Urban blight....a photo essay

Tanya Keith makes her case for the local option sales tax on the Polk County ballot. Cross-posted from the Hat Trick Renovation blog. -promoted by desmoinesdem

When we first moved into River Bend, I owned a baby shop downtown called Simply for Giggles. We had only lived here a couple weeks when I realized I had to close my store because I wanted to spend more time with my family, and in my neighborhood. I feel so comfortable and happy in this place, it made me sad to go to work every day. I also realized that this neighborhood needed my skill set. I love to take risks, I have a degree in Interior Design, and I’ve done construction. There were so many houses in my neighborhood….heck…on my block, that needed a champion. Hat Trick Renovation is the continuation of that idea.

My work gives me a heightened awareness of the urban blight problem Des Moines means to address with the 1 percent sales tax vote on Measure A this Tuesday, March 6th. City Council member Josh Mandelbaum wrote a great breakdown of how I feel about the measure elsewhere on Bleeding Heartland. One of the biggest reasons I’m voting yes is I hate getting to the store and realizing I’ve left my 30-40 percent off coupon at home. I want roughly 1/3 of this money to come from outside the county.

But that’s getting ahead of myself. I’ve seen many people pose the question that we don’t need this money in the first place. We just need to belt tighten. This view is so out of sync with my daily worldview, I had to take people on a visual tour of what I see every day to show why I feel voting yes is the least regressive option. Des Moines’ urban core needs our help, and this sales tax is the lowest impact way to help those neighborhoods.

I decided to spend one hour photographing any house that was blighted (boarded up) or that I knew had been blighted since I moved to this neighborhood years ago. I took all these pictures within a half-mile of my house; I initially thought one mile, but I had more than enough material in the first half-mile.

This is not an exhaustive essay. I’ve already realized several I forgot to photograph. I did not systematically drive every block. I wandered. I photographed houses I drive by every day and fantasize about fixing up. I photographed houses that I worry kids will get hurt in. I photographed a house that burned one night and I got a call at 3 am that my house was threatened. Here is that house:

Twice restored, this gorgeous house was called “the Burn Victim” when we moved in. There had been a fire, and it was abandoned. There were several attempts to get the selling price low enough to save it. It was almost completely restored, when a fire started in some staining rags left in a bucket. Abandoned houses are a huge fire risk because people will break in and start fires that get out of control. I never want to get one of those 3 am calls again, so fighting urban blight is important to me.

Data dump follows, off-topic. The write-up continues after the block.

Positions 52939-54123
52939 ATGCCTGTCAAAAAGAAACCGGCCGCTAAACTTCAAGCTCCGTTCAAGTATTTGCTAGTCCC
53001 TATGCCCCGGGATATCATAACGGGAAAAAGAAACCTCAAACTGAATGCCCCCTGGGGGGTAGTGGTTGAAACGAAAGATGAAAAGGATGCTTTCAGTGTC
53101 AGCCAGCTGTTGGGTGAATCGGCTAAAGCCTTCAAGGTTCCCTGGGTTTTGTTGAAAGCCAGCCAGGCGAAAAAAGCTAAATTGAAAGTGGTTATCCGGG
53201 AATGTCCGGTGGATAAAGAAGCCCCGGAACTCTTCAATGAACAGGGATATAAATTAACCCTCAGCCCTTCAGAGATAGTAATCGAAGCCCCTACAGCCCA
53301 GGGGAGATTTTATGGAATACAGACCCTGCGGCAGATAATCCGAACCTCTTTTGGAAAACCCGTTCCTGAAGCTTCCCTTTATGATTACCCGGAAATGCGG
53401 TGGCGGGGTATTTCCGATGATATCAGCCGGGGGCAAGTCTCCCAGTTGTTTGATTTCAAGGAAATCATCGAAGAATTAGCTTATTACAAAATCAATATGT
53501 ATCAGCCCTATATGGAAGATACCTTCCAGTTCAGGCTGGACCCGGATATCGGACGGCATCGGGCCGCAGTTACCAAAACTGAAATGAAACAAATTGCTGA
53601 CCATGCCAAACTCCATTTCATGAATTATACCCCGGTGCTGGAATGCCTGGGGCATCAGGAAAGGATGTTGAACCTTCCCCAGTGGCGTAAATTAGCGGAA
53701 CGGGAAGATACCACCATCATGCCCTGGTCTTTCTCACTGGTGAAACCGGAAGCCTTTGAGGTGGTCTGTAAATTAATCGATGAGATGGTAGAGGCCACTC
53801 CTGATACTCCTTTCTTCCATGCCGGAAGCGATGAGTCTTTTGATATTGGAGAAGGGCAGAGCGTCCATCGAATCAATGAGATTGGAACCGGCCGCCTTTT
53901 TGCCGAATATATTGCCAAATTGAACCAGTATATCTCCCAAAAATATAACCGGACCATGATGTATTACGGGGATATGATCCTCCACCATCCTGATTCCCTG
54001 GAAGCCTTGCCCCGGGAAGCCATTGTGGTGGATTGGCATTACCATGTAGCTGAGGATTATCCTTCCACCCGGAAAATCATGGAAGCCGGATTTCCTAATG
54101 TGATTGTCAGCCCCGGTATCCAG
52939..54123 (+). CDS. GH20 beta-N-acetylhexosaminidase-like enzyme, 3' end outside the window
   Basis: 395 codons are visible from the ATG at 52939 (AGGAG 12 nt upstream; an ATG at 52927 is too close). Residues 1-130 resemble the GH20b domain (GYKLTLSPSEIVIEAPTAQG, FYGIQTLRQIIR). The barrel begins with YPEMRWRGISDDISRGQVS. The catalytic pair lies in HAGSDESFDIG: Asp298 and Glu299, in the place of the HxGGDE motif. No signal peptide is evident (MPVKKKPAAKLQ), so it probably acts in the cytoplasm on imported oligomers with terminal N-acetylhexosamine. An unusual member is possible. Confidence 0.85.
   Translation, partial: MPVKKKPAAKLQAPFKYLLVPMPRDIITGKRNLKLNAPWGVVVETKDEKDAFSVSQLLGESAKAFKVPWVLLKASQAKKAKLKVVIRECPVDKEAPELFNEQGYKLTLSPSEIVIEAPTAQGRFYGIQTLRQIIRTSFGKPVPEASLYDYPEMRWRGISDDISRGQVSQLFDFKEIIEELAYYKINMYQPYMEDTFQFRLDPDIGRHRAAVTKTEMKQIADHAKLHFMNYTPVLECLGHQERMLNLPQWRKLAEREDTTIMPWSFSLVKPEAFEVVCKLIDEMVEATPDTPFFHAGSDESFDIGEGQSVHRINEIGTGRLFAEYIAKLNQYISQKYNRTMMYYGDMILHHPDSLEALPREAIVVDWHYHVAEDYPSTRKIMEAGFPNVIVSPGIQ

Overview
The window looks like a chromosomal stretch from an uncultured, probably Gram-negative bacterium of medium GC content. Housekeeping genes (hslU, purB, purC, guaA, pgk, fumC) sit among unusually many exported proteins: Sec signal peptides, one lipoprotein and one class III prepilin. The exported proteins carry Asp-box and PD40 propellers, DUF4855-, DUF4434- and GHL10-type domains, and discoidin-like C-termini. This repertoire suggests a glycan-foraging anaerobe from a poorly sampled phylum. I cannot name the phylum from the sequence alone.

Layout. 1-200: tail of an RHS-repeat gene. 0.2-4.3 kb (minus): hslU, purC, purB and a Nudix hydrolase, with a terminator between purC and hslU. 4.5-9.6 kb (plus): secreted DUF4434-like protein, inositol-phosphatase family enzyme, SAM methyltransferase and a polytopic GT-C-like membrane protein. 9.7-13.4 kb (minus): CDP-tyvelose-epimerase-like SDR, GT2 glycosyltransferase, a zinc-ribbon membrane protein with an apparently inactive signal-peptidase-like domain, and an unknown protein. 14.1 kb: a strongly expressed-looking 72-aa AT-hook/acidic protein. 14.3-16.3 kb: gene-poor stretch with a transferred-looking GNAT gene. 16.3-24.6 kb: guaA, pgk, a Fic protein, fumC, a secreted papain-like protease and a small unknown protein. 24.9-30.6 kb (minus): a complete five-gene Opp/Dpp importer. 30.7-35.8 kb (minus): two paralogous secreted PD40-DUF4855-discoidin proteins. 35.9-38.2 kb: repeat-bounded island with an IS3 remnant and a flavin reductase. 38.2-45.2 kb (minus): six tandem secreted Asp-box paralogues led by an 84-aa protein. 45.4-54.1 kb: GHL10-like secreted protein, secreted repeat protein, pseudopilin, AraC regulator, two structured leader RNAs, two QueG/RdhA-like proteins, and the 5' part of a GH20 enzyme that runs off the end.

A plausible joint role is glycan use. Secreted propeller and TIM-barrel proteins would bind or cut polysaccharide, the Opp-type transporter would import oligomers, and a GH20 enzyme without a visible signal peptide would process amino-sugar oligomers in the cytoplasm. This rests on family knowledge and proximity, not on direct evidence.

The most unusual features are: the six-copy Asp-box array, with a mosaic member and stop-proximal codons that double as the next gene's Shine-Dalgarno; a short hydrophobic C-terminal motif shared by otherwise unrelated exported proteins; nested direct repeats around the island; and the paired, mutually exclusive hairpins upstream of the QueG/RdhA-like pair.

Before and After. The Twice Fire Survivor next to our latest project, The Sister House. Here’s a better photo:

Oh, the hours I’ve spent thinking about this house on my block. One city employee told me they were sure if would cave in before the tens of thousands of bad debt were cleared from it. There isn’t enough money in the city budget to free these Victorian queens from the tax, water, and other bad debt. Restoring historic homes is a huge financial risk. You don’t know the final bill until you start tearing into walls and assessing damage from years of neglect. If you have to start by clearing $50,000 in debt, it just isn’t feasible, even with historic preservation tax credits. But this house was one of the lucky few that can get saved in the current budget, and hopefully in a few years, it will look more like the golden yellow house next door with another family living on our street.

Not every house is so lucky. I’ve looked at this one many times, and considered fixing it, but now I fear it is too far gone. That yellow caution tape marks a caved in basement.

And here is the other side, also falling off its foundation. I consider myself the patron saint of lost causes, but this is likely too far for even me. If Des Moines had better funding for dealing with blight, we could have saved this.

This one burned. That orange fence isn’t keeping anyone out. It’s dangerous and unhealthy.

It’s boarded up, but this could be a really cute, affordable house for someone.

So many boarded up houses.

We talk about the lack of affordable housing, when it’s sitting right here in front of us, boarded up and needing funding.